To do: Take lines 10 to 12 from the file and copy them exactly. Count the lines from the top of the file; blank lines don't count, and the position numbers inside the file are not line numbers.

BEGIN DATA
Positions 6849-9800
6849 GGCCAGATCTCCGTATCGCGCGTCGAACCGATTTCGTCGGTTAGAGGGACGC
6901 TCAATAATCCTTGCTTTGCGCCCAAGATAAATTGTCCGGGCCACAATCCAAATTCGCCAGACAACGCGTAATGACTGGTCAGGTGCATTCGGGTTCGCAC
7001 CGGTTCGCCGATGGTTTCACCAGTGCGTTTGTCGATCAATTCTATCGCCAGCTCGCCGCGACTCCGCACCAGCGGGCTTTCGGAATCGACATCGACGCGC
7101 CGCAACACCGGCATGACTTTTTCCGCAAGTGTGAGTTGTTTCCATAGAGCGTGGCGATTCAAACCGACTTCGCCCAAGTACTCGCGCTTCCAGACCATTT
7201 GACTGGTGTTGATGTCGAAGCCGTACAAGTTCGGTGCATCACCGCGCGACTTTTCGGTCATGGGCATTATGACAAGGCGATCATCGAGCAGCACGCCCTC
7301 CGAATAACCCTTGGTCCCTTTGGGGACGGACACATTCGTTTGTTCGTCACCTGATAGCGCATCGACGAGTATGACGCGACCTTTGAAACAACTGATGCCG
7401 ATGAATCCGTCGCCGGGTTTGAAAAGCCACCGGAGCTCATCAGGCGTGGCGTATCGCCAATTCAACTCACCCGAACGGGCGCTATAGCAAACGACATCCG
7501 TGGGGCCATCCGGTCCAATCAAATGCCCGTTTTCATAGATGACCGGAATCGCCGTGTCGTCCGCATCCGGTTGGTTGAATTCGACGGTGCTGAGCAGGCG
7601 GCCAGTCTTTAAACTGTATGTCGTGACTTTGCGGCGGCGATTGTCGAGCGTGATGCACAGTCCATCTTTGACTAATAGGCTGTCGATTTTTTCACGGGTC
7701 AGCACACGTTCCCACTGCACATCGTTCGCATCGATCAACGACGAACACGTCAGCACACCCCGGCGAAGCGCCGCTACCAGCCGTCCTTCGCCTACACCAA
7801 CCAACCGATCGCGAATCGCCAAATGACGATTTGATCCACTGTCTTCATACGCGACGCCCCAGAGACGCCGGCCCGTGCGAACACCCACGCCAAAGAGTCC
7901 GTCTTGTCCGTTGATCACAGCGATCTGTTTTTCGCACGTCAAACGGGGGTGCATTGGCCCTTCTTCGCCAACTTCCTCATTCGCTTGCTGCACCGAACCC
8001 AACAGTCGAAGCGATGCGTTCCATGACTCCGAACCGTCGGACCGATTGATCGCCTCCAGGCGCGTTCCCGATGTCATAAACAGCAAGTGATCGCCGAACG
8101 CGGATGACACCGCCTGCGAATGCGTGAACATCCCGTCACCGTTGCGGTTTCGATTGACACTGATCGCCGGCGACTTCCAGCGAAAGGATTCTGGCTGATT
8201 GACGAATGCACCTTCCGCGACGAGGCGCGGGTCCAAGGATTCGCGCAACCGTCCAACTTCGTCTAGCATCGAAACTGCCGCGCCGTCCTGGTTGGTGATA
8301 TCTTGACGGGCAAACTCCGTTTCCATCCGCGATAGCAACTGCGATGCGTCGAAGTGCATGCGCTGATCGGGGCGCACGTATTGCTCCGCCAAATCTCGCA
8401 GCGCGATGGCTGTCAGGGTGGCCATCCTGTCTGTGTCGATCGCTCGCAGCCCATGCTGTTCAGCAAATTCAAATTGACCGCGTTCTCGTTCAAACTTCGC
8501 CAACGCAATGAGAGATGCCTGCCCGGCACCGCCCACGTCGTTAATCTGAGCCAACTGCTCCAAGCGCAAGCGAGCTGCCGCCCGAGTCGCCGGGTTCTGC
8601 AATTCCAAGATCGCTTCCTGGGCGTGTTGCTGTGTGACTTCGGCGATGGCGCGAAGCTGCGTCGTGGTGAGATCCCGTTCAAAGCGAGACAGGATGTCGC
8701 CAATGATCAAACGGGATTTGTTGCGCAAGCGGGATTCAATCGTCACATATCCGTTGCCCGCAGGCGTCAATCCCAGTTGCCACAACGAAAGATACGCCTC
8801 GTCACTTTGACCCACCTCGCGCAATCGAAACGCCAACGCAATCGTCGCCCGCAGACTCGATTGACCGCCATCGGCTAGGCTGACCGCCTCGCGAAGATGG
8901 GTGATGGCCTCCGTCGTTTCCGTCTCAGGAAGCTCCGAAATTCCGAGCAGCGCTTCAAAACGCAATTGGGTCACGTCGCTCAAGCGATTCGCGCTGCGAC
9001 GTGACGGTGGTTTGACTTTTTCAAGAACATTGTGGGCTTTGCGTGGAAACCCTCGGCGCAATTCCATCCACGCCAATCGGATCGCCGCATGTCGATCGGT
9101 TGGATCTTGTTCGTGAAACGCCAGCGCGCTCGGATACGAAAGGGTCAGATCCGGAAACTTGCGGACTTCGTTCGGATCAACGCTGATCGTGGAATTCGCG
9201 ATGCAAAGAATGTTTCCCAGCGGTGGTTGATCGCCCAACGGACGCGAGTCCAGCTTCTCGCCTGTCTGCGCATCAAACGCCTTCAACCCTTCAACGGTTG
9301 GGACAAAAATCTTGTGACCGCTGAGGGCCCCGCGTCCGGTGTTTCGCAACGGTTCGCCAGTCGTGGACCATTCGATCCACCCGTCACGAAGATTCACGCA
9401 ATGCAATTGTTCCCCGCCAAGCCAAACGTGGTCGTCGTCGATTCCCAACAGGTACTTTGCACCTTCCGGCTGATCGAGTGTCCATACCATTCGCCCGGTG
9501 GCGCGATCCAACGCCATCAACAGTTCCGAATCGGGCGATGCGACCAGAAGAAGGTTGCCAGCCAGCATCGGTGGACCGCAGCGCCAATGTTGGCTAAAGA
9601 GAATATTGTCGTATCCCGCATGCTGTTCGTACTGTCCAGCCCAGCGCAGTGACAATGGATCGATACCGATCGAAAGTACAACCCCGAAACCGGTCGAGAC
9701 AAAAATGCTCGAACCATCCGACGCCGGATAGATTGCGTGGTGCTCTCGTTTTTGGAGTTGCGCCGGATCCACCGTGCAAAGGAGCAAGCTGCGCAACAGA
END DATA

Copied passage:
7601 GCCAGTCTTTAAACTGTATGTCGTGACTTTGCGGCGGCGATTGTCGAGCGTGATGCACAGTCCATCTTTGACTAATAGGCTGTCGATTTTTTCACGGGTC
7701 AGCACACGTTCCCACTGCACATCGTTCGCATCGATCAACGACGAACACGTCAGCACACCCCGGCGAAGCGCCGCTACCAGCCGTCCTTCGCCTACACCAA
7801 CCAACCGATCGCGAATCGCCAAATGACGATTTGATCCACTGTCTTCATACGCGACGCCCCAGAGACGCCGGCCCGTGCGAACACCCACGCCAAAGAGTCC